I feel compelled to write to express my horror and disbelief at the recently announced proposal for 2,500 houses in “Upper Swallick garden community” which I read about in your paper dated June 25.

My husband and I were brought up in Hampshire and moved into the area with our young family two years ago. We were drawn to the village of Winslade because of the stunning landscape. We have invested our time to renovate a run down cottage in order to be surrounded by this wonderful farmland.

We are not alone in enjoying the beautiful countryside around us. A great many individuals enjoy walking, riding, running and cycling along the tracks and bridleways crossing the area earmarked for development. Over the past few months there has been a significant increase in the number of people exercising in the area, as many of us have realised the great benefit of having this stunning countryside on our doorstep.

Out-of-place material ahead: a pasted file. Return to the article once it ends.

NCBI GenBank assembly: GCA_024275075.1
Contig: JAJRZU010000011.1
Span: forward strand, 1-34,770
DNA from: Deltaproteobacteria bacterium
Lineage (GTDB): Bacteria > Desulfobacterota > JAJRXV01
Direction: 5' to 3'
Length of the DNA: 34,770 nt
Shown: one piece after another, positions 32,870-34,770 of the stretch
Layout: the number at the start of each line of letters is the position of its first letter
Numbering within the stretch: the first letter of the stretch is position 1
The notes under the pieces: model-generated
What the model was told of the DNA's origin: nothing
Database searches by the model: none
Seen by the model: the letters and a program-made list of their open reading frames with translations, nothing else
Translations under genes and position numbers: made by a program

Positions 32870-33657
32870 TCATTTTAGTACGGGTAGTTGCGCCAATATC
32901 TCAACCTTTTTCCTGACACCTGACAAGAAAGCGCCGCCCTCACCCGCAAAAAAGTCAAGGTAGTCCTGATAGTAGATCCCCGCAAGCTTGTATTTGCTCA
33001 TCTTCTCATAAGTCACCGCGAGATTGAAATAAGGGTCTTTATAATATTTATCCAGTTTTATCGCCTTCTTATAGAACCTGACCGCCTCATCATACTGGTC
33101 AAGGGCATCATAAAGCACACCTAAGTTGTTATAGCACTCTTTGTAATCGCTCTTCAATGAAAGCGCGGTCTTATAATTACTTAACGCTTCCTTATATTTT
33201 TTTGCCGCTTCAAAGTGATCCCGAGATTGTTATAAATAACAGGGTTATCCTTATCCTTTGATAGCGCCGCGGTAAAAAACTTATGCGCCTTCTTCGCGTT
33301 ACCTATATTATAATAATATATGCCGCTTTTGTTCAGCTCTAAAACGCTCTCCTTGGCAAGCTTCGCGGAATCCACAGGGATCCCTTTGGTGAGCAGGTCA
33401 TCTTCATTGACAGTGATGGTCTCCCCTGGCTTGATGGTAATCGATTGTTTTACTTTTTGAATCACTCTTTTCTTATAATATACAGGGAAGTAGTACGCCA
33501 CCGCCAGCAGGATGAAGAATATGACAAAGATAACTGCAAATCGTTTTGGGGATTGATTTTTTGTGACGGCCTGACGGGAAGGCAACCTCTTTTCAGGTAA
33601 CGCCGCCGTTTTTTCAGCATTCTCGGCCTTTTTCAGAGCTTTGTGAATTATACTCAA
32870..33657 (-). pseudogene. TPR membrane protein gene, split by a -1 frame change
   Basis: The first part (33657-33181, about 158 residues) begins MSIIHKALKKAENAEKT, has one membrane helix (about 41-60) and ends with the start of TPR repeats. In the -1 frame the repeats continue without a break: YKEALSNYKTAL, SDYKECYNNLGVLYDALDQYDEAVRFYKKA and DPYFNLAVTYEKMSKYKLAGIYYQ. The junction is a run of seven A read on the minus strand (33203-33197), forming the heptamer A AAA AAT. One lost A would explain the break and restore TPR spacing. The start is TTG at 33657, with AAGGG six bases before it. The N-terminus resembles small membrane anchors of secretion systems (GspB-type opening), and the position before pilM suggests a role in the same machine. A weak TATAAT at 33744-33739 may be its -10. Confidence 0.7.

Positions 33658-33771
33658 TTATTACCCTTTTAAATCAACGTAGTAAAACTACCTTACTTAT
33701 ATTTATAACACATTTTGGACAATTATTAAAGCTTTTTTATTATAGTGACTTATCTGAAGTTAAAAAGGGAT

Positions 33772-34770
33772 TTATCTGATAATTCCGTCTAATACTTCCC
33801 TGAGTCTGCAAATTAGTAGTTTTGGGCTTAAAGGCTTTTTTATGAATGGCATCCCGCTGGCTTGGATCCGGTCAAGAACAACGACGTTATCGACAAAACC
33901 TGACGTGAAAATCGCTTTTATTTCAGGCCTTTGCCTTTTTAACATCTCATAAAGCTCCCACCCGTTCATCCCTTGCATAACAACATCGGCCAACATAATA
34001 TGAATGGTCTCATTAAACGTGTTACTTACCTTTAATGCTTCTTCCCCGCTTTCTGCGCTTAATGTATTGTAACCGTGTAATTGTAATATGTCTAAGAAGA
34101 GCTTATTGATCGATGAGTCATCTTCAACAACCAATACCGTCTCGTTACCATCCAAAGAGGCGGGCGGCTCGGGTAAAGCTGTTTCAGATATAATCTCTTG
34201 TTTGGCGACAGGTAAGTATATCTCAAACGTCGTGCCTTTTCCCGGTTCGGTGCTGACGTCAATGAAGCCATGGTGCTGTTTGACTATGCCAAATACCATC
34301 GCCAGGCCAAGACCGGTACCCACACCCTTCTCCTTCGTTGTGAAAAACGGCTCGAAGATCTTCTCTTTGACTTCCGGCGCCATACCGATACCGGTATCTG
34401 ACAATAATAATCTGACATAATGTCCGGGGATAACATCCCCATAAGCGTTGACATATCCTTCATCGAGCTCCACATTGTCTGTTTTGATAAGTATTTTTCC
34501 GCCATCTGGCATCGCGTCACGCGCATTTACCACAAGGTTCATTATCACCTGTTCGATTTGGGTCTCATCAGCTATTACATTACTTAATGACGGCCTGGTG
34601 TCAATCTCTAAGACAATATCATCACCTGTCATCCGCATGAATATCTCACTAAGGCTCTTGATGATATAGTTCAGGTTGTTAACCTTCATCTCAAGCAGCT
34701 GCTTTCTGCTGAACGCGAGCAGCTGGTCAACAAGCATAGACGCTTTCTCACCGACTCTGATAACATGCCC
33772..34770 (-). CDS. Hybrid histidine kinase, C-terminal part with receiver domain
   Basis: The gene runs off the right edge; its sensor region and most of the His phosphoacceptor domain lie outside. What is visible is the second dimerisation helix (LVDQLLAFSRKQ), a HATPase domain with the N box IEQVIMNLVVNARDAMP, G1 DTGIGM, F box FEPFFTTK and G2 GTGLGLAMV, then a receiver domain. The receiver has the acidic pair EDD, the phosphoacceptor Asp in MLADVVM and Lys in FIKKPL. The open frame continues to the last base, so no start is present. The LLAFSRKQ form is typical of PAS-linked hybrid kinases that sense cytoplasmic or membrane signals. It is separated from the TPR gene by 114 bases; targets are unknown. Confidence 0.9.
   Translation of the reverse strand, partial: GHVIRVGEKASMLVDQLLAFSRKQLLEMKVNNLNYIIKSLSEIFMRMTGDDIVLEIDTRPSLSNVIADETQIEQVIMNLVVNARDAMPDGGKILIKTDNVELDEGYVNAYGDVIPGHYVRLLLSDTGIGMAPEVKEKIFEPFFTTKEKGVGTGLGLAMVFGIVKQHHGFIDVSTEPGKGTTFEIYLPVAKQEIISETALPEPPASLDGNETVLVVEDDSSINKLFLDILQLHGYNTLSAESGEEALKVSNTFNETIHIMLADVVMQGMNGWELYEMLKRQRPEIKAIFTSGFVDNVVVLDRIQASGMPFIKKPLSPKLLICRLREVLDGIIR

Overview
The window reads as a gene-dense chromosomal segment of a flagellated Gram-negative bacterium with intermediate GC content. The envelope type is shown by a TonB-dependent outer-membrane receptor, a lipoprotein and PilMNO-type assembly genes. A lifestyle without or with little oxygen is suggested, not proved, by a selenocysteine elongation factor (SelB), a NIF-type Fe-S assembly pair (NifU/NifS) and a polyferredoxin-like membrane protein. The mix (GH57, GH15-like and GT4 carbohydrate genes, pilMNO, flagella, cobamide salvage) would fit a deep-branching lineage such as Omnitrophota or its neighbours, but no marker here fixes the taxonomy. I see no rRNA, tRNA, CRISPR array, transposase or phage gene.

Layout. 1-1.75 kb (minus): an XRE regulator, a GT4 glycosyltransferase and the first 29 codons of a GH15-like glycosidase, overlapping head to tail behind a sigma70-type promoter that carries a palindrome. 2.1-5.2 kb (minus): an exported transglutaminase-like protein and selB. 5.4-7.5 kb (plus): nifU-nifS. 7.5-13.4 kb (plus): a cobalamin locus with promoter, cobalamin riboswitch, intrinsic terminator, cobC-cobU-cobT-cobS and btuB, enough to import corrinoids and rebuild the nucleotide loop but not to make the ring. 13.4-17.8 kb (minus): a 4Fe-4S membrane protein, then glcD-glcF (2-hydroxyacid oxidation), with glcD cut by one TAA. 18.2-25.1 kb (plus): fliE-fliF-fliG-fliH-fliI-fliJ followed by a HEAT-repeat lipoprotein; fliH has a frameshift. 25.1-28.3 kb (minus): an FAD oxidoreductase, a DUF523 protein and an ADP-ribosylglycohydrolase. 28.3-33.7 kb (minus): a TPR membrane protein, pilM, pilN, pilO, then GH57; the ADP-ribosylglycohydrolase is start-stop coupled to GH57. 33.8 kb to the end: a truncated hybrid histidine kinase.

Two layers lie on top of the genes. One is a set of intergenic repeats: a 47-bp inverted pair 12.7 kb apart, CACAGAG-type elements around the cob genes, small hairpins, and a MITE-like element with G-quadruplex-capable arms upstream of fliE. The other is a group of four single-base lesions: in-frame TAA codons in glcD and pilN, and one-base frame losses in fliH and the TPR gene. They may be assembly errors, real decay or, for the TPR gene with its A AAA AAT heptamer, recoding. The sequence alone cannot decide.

The prospect of the absolute and final destruction of rolling countryside, coupled with the strain on the local infrastructure by the increase in houses and traffic, is horrific. In addition to the disruption, noise and aggravation that living beside a building site for the next 20 years would bring.

It is clear that I have to declare an interest as we would be negatively affected by this development as it would become our immediate neighbour.

Garden Communities, as a concept, have proven to be a ineffective in delivering sustainable development in idyllic locations, instead they simply provide low density urban sprawl. The worst of both worlds; residences situated too far from amenities, ensuring total dependence on cars, and therefore a greater pressure on local roads, and the destruction of the once idyllic countryside.

The farmland around us has been watched, hawk eyed, by our children during the seasonal changes since we moved here. Prompting questions about crops and food production, eagerly anticipating the successful harvest as if it were their own. How are we able to teach our children that the ownership of land comes with responsibility, if their first example is torn up and destroyed?

I am horrified that such contempt can be shown for beautiful and productive farmland. Hardly a legacy worth leaving to the next generation.

Hazel Arturi, Alton Road, Winslade